Finance Ministry announces roll out of key reforms in State owned banks

Wednesday, 29 May 2024 02:54 –      – 109

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The Finance Ministry has announced the roll out of key reforms in State owned banks.

Specific reforms include new business models for Bank of Ceylon and People’s Bank and Capital Adequacy for the two State giants; strengthening governance of all State Owned Banks (SOBs) – licenced commercial and specialised banks and strengthening the risk management architecture of SOBs.

Capital includes (a)providing further budget funds as and when required; or (b) selling new shares to institutional investor(s) (e.g. a development finance institution) or (c) a combination of (a) and (b).

In order to protect retail investors from potential losses, the Government will not seek to sell shares to retail investors in either of the banks (Bank of Ceylon/People’s Bank) until the bank has been profitable and in full compliance with all CBSL prudential ratios for not less than two consecutive calendar years following the date of this Cabinet Decision. In any event, the Government would only consider selling a minority stake in selected State banks, whilst the Government retains the majority share ownership, as articulated in the 2024 budget speech (paragraph 70).

To improve oversight of all SOBs, the Ministry of Finance will initiate the process for establishing a specialised unit under the Public Enterprises Department charged with responsibility for managing the State’s shareholdings in SOBs and to monitor and report on their performance. The Ministry of Finance will request the Auditor General to appoint qualified external auditors for all SOBs, and will enter into a Memorandum of Understanding with the Auditor General to establish this as standard practice going forward. With the consent of the Auditor General, all SOBs shall select new external auditors for the year beginning 1 January 2025 from amongst the auditing firms with substantial international footprint.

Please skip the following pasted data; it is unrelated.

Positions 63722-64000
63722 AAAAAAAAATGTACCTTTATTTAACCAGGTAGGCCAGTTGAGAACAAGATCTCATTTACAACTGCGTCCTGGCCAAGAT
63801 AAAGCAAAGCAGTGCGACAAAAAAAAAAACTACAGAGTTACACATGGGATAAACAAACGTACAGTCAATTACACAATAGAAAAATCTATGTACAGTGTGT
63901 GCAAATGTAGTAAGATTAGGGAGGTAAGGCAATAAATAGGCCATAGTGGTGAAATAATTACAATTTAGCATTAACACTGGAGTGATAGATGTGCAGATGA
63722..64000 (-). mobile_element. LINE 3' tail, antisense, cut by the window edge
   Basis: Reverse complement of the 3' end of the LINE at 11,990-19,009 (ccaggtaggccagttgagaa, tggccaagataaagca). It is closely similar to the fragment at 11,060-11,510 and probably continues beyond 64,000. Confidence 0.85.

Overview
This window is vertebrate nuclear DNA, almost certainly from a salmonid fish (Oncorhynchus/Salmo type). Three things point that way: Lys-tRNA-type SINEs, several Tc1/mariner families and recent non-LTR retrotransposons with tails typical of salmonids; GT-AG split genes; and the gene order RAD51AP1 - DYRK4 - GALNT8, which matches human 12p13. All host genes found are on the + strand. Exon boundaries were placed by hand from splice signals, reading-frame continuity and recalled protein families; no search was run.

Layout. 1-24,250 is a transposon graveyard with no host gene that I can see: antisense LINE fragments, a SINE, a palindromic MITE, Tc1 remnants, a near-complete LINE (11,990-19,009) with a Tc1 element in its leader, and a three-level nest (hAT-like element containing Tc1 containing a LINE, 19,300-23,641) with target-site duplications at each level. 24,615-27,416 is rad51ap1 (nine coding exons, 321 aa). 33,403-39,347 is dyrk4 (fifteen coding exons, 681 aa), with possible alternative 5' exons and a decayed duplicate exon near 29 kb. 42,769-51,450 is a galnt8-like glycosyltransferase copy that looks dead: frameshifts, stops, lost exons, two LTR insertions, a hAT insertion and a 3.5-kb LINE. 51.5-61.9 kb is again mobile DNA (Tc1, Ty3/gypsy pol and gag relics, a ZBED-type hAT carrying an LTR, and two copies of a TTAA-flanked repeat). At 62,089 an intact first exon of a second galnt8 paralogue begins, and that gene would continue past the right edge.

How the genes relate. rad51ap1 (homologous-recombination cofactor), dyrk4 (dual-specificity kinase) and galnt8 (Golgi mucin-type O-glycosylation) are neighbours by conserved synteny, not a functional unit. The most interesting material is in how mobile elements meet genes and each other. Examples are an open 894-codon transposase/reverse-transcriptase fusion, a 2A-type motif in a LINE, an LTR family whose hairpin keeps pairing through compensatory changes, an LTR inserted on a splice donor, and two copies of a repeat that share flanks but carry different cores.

The Government will also implement in the calendar year 2024 an extraordinary procedure for the selection of independent directors of Bank of Ceylon, National Savings Bank, and People’s Bank.

The Finance Ministry said State Owned Banks (SOBs) have faced significant stress during the recent economic crisis. Inadequate risk mitigation measures and weaknesses in governance have undermined the quality of lending practices of these entities. The balance sheets of State-owned banks had been used to absorb losses of State-Owned Enterprises (SOEs) and help finance large fiscal deficits thereby delaying reforms and accumulating debts, which contributed to the economic crisis.

Direct and indirect exposure to the Government and related activities dominated the balance sheets of the SOBs, diminishing their ability to serve their expected purposes such as advancing financial inclusion and addressing market failures in the provision of financial services to the productive sectors of the economy.

In order to prevent a recurrence of such detrimental practices, it is necessary to implement a number of reforms in SOBs relating to governance, risk management, and oversight as outlined in this document. Implementing the proposed reforms for SOBs in Sri Lanka is crucial to enhance efficiency, effectiveness, and financial stability.

“These reforms can streamline processes, improve governance, and modernise banking practices, making the respective banks more competitive in the market. Additionally, these reforms can reduce the fiscal burden on the Government, enhance financial inclusion, and improve transparency and accountability,” Finance Ministry said. The reforms and the roll out have been approved by the Cabinet of Ministers in April.

 

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